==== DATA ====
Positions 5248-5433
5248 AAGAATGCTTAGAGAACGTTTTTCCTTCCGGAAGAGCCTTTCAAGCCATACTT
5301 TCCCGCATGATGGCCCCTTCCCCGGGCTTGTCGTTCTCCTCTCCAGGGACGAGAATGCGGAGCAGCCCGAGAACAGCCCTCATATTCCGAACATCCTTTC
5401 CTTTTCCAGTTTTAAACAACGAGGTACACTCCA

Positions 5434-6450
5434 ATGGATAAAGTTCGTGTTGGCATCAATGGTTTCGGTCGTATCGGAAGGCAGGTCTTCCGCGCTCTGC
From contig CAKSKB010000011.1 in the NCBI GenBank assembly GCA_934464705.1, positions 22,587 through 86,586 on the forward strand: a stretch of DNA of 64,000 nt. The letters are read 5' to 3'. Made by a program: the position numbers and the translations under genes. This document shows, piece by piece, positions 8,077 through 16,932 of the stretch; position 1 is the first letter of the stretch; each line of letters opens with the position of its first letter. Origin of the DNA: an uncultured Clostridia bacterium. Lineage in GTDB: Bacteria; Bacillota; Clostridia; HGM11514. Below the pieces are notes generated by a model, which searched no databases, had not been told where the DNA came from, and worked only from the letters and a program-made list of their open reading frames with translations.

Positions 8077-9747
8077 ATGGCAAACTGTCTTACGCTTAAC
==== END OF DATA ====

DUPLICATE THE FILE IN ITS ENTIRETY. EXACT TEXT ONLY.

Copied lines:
Positions 5248-5433
5248 AAGAATGCTTAGAGAACGTTTTTCCTTCCGGAAGAGCCTTTCAAGCCATACTT
5301 TCCCGCATGATGGCCCCTTCCCCGGGCTTGTCGTTCTCCTCTCCAGGGACGAGAATGCGGAGCAGCCCGAGAACAGCCCTCATATTCCGAACATCCTTTC
5401 CTTTTCCAGTTTTAAACAACGAGGTACACTCCA

Positions 5434-6450
5434 ATGGATAAAGTTCGTGTTGGCATCAATGGTTTCGGTCGTATCGGAAGGCAGGTCTTCCGCGCTCTGC
From contig CAKSKB010000011.1 in the NCBI GenBank assembly GCA_934464705.1, positions 22,587 through 86,586 on the forward strand: a stretch of DNA of 64,000 nt. The letters are read 5' to 3'. Made by a program: the position numbers and the translations under genes. This document shows, piece by piece, positions 8,077 through 16,932 of the stretch; position 1 is the first letter of the stretch; each line of letters opens with the position of its first letter. Origin of the DNA: an uncultured Clostridia bacterium. Lineage in GTDB: Bacteria; Bacillota; Clostridia; HGM11514. Below the pieces are notes generated by a model, which searched no databases, had not been told where the DNA came from, and worked only from the letters and a program-made list of their open reading frames with translations.

Positions 8077-9747
8077 ATGGCAAACTGTCTTACGCTTAAC